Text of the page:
Morrison Mahoney Partner Peter Knight, after more than 125 successful jury trials, marked his last appearance at bar with a defense verdict from the New Bedford Superior Court.

The jury rendered a defense verdict of no negligence in a wrongful death, medical malpractice case against an interventional cardiologist. The jury reached its verdict in a dramatic reposte to the plaintiff’s counsel’s closing in which he sought $2.5 in damages. The plaintiff, the decedent’s widow, claimed that following cardiac catheterization, the defendant failed to appreciate the decedent’s cardiac distress and should have had him immediately admitted to the hospital or implanted with a defibrillator. The decedent, a long-time smoker, with triple lipid disease, was allowed to go home after the catheterization, and later that weekend passed away while sleeping, with the death certificate stating cardiorespiratory arrest. The plaintiff claimed that if her husband had been admitted to the hospital after the catheterization, he could have received monitoring, and referral to a cardiothoracic surgeon for possible urgent surgical intervention.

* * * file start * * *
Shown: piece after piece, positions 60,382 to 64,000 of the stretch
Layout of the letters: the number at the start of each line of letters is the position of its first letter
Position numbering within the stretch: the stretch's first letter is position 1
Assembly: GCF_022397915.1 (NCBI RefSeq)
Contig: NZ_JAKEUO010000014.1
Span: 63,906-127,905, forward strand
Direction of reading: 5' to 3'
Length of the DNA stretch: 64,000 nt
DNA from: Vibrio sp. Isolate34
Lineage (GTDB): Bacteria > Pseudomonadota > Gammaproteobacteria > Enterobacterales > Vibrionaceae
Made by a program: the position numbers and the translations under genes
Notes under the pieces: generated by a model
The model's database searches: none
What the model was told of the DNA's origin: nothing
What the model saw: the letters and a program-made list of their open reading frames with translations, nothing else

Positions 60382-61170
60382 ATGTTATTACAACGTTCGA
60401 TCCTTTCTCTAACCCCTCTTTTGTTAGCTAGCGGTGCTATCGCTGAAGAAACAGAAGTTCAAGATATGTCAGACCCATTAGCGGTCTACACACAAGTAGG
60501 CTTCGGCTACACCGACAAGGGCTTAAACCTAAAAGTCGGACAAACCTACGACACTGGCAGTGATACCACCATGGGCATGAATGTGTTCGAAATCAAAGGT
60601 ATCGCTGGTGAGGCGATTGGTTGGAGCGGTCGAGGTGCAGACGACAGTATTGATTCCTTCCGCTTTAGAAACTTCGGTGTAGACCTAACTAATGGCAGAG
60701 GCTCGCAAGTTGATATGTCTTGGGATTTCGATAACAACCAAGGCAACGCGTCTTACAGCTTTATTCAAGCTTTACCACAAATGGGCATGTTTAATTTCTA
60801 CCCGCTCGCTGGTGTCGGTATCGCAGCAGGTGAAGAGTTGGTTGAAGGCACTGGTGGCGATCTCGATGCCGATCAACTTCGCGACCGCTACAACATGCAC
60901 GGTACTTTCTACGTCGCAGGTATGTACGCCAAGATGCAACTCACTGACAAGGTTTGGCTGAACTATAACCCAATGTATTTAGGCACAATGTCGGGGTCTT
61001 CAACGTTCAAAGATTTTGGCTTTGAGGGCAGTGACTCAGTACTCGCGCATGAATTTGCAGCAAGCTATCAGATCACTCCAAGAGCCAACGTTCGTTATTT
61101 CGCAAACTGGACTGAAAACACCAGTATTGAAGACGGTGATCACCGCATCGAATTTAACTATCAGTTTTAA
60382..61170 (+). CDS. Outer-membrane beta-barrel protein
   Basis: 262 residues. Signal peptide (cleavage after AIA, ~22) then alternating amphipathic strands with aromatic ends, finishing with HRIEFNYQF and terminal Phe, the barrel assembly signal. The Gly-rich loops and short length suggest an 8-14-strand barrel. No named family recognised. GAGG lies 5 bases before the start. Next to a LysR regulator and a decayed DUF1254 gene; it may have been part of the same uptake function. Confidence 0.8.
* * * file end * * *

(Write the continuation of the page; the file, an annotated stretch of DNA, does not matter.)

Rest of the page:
Peter’s final final argument, after the week-long trial, led the jurors away from the plaintiff’s expert, who claimed the standard of care requires “fixing everything” even if there’s no benefit to doing so. Peter carefully guided the jurors through the testimony of the defendant’s experts in interventional cardiology and cardiothoracic surgery, who opined that certain blockages should not have been stented or bypassed because the artery fed already dead tissue from the prior heart attack or they were too small to be stinted or bypassed. The plaintiff’s expert cardiologist admitted under cross-examination that he did not have the qualifications to comment on the indications, technique, or effectiveness of angioplasty or coronary bypass which he contended should have been offered. Peter also demonstrated that the expert’s diagram of the heart was misleading. 

Peter is very grateful to Stephen Orlando, Ronna Nesselle, and, Jackie Welch, second chair at trial.